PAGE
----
Official Negligence : How Rodney King and the Riots Changed Los Angeles and the LAPD

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A study of the Rodney King case and its long-term repercussions for Los Angeles discusses the acquittal of the officers involved in the beating, the devastating riots that followed, the significance in terms of the justice system, and the varied roles of the media, police, politics, and race.

Editorial Reviews

From Library Journal

Washington Post journalist Cannon believes that the four Los Angeles Police Department officers prosecuted in 1992 for beating black motorist Rodney King “were scapegoats for the Los Angeles riots” that followed the not-guilty verdicts in their first trial. Readers may recall the videotape of the King arrest, but Cannon reveals that a crucial portion?favorable to the officers?was deleted from the version shown on national television. The LAPD’s reputation has been badly tarnished by the King case, the riots in which 54 died, and the Simpson trial (mentioned only briefly here), and Cannon faults the city’s political, judicial, and police leadership. Although any analysis of the racial and ethnic conflicts confronting Los Angeles is bound to be controversial, this exhaustively detailed book, while repetitive at times, is an essential part of the debate. – Gregor A. Preston, formerly with the Univ. of California Lib., Davis

From Kirkus Reviews

This reporter’s ambitious reconstruction of the Rodney King case presents a sobering image, not just of Los Angeles, but of judicial mayhem and political exploitation. Cannon (President Reagan: The Role of a Lifetime, 1991, etc.) was L.A. bureau chief of the Washington Post from 1990 to 1993. He repeatedly says that the beating of Rodney King was a Rashomon-like event in which every observer came away with a different perception of even the bare facts. Cannon’s chronicle of the legal and political saga–from the night of the beating through the trial of the rioters who attacked Reginald Denny–is almost entirely drawn from the point of view of police officers. Within this particular framework, it is certainly authoritative, though the reader will almost always be nagged by a feeling of not having the whole story. He does show that the King incident was not representative of what it’s like to be a suspect in the hands of the LAPD, and that only because it was videotaped did the world take it to be so. Cannon’s masterful narrative, with tight control over its vast scope and incredible detail, overflows his own restriced frame, allowing readers copious material with which to weigh his implicit conviction regarding the innocence of the officers of the charges brought against them, and the LAPD’s (and the judicial system’s) broader guilt- -the “negligence” of the title (such as lack of training of police officers in the proper use of the baton to subdue a suspect). He creates an often complicated but always crystal-clear chronicle, seeming to recount years of turmoil almost minute-by-minute. Along with the major players, every juror and witness is introduced with extensive biographical background. Seemingly small legal issues and lawyerly subtexts of the trials are zealously pursued; by the time Cannon gets to the Denny trial, readers may be exhausted, but they will have achieved some clarity. As indispensable as it is incomplete. (Author tour) — Copyright ©1997, Kirkus Associates, LP. All rights reserved.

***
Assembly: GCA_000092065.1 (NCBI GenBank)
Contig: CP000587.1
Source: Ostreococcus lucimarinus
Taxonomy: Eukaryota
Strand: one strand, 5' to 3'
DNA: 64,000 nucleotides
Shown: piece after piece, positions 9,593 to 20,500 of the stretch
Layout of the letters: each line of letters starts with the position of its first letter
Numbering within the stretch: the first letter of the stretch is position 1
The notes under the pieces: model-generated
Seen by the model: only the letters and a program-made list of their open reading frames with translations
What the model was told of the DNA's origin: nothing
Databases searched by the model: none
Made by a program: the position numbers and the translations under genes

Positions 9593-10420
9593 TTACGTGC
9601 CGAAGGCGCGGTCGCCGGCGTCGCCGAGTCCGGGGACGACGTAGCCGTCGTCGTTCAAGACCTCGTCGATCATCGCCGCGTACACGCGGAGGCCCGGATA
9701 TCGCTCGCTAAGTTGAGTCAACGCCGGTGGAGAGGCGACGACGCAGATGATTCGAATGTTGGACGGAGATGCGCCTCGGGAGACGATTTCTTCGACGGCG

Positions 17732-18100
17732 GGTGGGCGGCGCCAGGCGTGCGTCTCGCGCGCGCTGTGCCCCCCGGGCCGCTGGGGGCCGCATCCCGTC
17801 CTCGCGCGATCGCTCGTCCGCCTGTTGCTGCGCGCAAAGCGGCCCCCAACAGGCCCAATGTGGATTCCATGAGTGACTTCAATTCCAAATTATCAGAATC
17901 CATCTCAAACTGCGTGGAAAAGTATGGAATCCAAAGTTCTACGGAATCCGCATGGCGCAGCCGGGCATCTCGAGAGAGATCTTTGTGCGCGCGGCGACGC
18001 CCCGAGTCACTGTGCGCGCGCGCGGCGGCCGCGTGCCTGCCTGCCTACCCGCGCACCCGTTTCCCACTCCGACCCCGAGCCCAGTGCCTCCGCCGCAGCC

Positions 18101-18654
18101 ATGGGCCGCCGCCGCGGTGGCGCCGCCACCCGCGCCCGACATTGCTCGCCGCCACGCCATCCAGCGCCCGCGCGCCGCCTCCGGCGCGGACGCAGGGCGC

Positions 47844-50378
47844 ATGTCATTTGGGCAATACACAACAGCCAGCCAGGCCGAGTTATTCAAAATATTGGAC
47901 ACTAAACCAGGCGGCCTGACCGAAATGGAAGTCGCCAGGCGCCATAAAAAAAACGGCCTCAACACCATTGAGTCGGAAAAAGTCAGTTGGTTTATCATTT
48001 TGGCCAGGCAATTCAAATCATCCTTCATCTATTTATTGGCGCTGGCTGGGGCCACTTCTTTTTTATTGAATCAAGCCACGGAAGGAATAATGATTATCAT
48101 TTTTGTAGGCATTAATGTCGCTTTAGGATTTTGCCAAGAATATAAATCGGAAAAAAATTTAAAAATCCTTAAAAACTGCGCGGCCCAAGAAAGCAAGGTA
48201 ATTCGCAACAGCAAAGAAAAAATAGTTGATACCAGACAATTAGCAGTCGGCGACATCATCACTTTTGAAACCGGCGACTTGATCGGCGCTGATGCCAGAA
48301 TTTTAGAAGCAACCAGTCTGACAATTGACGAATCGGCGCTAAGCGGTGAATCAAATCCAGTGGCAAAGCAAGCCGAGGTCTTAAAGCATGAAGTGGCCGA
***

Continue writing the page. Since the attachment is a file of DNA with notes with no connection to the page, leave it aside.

…[a] powerful retelling of the story–backed by exhaustive research a great sympathy… Cannon … has written a major chapter in the urban history of this country, a story more about individuals than about great movements but one that, in combining the two so elegantly, illuminates both. — The Nation, Peter Schrag

…the definitive work of modern Los Angeles, a massive effort to see the nation’s most dynamic city at its most important crossroads…. Official Negligence is a vital contribution to the city’s history. — The Los Angeles Times Sunday Book Review, Jim Newton

…will force readers to revise their old assumptions about the case. — Reason, Fred Siegel

Cannon makes a persuasive case against the leadership of Los Angeles, a case he narrates with the confidence and authority of a man who covered two of the Rodney King criminal cases, then spent five years interviewing the participants, analyzing the records and researching city history to put the convulsive events of the King affair in context. All of that reporting has made for a lot of reading–in most cases, illuminating and instructive reading. — The New York Times Book Review, William K. Marimow

We will not see a more thorough treatment of the events that led from Rodney King’s beating to the L.A. riots than Official Negligence–nor a braver one. Veteran Washington Post reporter Lou Cannon pits himself against a rock-solid consensus, showing that the King beating was neither racially motivated nor a clear-cut case of police brutality. — The Wall Street Journal, Christopher Caldwell

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